16 Merrill F. Unger, Archaeology and the New Testament, (Grand Rapids: Zondervan Publishing House, 1962), 250.

17 Unger

18 Unger, 254.

19 Unger, 255

20 Will Durant, The Life of Greece, (New York: MJF Books, 1966), 21.

21 Durant, 585.

22 Titus 1:12

23 H. Harvey, Pastoral Epistles, An American Commentary on the New Testament, (Philadelphia: American Baptist Publication Society, 1890), 132.

24 Guthire, 206.

25 I Timothy 3:6. I;na is used with the subjunctive to emphasize result. Paul expected immature leadership to become a problem in Ephesus. Some suggest that it already was a problem at the time Paul wrote, thus the special instruction. Cf. Merkle, 185. Certainly the existence of a problem in one context (demanding action in that context) does not imply that the problem is universal to all contexts.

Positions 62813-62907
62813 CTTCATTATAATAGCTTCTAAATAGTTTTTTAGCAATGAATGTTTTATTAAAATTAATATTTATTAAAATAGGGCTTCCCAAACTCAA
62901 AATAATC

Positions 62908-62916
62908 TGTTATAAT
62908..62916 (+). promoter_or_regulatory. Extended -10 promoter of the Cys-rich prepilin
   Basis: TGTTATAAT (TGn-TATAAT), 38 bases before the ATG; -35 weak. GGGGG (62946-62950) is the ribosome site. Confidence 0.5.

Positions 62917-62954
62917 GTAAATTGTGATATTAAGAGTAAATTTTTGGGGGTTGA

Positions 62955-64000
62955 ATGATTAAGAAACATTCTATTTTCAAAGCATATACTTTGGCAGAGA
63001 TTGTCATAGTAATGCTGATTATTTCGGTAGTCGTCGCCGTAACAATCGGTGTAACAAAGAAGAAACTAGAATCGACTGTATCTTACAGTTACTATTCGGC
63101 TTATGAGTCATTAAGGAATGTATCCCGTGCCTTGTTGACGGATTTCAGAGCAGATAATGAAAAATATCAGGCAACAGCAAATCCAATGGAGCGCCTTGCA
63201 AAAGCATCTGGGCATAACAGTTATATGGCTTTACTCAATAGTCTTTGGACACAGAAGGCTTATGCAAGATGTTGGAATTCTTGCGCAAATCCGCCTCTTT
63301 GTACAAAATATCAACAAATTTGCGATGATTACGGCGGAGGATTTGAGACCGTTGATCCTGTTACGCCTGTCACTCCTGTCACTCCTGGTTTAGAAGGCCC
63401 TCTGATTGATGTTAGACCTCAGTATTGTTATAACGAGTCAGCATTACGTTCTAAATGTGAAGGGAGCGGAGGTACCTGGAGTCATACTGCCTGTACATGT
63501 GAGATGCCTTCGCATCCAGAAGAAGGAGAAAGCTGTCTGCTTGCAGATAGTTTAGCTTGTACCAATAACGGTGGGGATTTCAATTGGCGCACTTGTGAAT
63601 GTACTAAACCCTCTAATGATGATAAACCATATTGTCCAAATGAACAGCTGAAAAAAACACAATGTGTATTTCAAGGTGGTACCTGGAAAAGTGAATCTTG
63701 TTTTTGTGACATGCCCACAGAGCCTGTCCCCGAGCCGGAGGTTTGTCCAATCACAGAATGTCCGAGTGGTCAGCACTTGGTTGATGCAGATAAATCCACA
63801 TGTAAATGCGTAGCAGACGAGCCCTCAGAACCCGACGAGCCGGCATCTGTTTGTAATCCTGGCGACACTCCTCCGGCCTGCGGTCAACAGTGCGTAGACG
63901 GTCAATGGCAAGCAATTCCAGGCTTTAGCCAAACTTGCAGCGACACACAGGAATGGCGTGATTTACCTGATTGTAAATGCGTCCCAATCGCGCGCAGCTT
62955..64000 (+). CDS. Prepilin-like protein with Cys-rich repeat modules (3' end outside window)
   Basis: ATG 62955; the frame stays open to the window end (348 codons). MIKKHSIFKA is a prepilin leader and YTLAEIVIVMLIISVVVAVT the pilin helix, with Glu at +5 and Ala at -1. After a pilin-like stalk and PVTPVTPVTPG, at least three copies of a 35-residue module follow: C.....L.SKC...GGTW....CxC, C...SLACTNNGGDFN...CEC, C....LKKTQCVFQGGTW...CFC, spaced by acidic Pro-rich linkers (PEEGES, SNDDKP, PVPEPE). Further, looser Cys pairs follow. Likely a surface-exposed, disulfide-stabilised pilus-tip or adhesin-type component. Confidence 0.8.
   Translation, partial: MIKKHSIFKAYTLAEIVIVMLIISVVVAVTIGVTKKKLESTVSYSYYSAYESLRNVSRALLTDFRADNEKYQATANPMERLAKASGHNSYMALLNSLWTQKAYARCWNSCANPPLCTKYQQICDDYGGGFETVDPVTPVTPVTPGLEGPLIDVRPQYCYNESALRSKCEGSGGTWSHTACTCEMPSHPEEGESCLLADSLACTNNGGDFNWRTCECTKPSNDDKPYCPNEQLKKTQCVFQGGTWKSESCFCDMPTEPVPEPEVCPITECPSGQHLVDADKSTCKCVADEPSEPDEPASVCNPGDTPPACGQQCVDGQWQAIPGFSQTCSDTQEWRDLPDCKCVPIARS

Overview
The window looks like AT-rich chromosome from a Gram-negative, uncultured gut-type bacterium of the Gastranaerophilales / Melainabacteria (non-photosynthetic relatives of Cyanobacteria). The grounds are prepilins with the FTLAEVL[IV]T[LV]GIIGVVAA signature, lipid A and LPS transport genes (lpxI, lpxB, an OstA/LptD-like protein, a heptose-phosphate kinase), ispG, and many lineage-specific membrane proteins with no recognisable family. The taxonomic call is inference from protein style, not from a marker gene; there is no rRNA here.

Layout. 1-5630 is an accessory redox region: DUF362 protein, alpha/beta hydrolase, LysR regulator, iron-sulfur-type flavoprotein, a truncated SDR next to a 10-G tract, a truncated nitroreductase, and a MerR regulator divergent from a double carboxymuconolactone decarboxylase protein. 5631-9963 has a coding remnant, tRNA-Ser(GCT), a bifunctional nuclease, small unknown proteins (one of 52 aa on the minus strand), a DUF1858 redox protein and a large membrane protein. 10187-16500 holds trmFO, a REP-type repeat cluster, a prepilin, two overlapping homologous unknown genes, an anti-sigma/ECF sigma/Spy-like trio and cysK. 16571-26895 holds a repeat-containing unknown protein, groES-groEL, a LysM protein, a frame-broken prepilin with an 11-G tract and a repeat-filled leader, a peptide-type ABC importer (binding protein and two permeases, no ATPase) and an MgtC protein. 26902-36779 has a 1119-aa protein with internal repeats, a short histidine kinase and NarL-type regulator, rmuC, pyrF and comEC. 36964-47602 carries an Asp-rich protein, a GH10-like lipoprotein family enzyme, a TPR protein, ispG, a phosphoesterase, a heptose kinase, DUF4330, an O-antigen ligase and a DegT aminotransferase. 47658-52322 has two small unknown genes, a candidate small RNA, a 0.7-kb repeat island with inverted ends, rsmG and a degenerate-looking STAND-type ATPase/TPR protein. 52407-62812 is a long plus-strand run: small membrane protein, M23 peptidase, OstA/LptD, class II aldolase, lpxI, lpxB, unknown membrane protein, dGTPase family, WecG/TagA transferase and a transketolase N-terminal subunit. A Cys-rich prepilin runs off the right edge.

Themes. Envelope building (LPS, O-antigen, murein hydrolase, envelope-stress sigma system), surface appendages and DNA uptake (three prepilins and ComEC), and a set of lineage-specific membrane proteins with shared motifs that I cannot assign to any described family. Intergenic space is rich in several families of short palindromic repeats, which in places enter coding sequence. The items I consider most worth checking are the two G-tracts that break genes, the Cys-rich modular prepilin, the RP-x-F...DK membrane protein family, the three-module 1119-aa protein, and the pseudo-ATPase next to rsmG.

26 I Timothy 4:17-18

27 Titus 1:9

28 The author’s personal experience planting churches in a pioneer context corroborates this conclusion.

29 These conclusions are based on the pattern of Paul’s ministry in Acts 14 and the author’s perspective on the work of Timothy and Titus at the time of the epistles. This pattern is based on a pioneer missions context or largely non-Christian population context, which are most similar to the context of Acts. The American church planting context will be very similar, but may be able to start further down the road of organization because of the presence and availability of mature Christian workers.

30 See Matthew 18:18. Christ Himself designated the church as an assembly of two or three in His name.